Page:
Mar 26, 2019

Apple's messy media smorgasbord

Screenshot from Apple video

Apple's reputation for launching products that transform entire markets could become a casualty of its transition from selling gadgets to peddling "services" — the company's catch-all label for the grab-bag of TV, news media and gaming bundles it announced Monday.

Why it matters: Apple's genius under Steve Jobs lay in focusing on a very small number of unique products, but its new offerings are scattershot additions to already crowded media marketplaces. Some may prove hits, others may flounder — but none of them looks poised to "change the world," no matter how many times Apple and its partners repeat that phrase.

Between the lines: Apple's event featured one speaker after another — from CEO Tim Cook and other Apple execs to Steven Spielberg and Oprah Winfrey — lauding what Cook called "the power of creativity" to "move us and inspire us, surprise us and challenge our assumptions."

  • The formidable array of directors, actors, musicians and other artists who are contributing their work to Apple TV+, the new premium content service, are fully capable of doing those things.
  • But so are many of their peers currently working for Netflix, Amazon, and other content studios.
  • A distributor is a distributor: Consumers are no more likely to choose a show based on which streaming network it's on than to choose one based on which broadcast network is offering it. Ditto for movie studios and book publishers.

Reality check: Apple is touting privacy and security as differentiators for all its offerings. Each of its product intros ritually promised not to sell users' personal information, and each pledge evoked cheers from the crowd in Cupertino.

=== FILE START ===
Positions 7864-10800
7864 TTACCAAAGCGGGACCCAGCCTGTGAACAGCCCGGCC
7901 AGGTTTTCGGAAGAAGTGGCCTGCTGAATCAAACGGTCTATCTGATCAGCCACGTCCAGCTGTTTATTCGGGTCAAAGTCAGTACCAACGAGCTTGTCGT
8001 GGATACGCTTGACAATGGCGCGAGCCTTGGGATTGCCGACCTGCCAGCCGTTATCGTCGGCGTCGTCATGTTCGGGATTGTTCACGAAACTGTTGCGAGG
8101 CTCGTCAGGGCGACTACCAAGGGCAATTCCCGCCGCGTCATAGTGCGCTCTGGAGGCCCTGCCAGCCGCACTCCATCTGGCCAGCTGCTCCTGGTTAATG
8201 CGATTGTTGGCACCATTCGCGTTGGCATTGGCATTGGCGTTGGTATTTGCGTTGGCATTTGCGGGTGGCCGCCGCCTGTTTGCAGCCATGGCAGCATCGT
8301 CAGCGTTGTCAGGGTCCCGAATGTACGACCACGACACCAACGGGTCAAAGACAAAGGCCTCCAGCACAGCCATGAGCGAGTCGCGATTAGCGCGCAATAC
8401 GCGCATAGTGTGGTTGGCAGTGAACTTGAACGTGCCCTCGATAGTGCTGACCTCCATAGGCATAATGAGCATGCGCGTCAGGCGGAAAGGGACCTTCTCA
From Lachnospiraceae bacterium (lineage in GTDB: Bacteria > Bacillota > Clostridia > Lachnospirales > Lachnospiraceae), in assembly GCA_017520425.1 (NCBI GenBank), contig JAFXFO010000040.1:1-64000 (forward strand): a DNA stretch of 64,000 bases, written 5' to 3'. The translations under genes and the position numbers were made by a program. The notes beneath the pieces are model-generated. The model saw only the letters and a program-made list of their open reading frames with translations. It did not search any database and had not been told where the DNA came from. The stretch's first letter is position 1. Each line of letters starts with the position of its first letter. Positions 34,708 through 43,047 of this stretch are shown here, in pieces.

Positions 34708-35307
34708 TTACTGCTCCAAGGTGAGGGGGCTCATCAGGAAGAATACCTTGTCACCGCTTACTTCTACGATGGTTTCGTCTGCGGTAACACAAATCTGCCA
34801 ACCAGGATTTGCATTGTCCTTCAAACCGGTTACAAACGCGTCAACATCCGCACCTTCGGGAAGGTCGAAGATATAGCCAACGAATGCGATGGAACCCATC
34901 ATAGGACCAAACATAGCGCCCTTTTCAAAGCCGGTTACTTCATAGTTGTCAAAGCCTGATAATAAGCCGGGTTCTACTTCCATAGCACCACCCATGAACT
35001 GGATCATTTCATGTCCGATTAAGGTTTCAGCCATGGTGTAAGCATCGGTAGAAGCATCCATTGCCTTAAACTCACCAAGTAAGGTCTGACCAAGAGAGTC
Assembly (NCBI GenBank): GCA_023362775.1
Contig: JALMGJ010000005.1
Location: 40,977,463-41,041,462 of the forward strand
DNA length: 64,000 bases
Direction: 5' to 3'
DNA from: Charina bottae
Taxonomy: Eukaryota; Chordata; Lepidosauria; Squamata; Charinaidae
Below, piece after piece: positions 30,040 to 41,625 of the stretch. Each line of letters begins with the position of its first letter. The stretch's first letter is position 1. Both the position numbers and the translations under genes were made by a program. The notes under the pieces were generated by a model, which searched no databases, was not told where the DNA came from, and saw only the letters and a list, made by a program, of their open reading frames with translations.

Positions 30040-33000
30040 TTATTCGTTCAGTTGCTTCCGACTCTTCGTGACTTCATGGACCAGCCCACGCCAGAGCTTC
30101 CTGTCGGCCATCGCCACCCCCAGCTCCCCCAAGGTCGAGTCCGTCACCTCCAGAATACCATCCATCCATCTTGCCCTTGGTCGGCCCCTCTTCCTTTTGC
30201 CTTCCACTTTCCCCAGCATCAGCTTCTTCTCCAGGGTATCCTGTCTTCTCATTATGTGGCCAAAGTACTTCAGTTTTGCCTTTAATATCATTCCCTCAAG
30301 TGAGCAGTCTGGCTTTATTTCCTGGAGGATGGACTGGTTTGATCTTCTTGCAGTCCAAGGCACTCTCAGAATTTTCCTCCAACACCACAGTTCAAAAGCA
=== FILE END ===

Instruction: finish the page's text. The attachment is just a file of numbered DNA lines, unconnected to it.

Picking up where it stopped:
• Privacy controversies for Facebook and other online giants have raised public concern, leaving Apple an opening.
  • But there's little evidence so far that entertainment consumers will make choices based on privacy concerns.

Other catches:

  • In the Jobs era, Apple made a point of not announcing products till they were ready to ship. But many of the media offerings unveiled yesterday lacked basic details on pricing, timing, and lineup — and won't be available for months.
  • Apple's new "services" focus will rise and fall on the ability of the company's developers and designers to write great, reliable software. In recent years, Apple's hardware designs have continued to dazzle while its software has often languished.
  • Apple's phones and computers are premium brands for which people pay premium prices. But the world of services is one of monthly fees that get sliced into slivers by multiple stakeholders.

The bottom line: Apple's "services" pivot is already making the company fresh billions, and it will likely make more over time. But it also risks bringing Apple's lofty brand down to earth.

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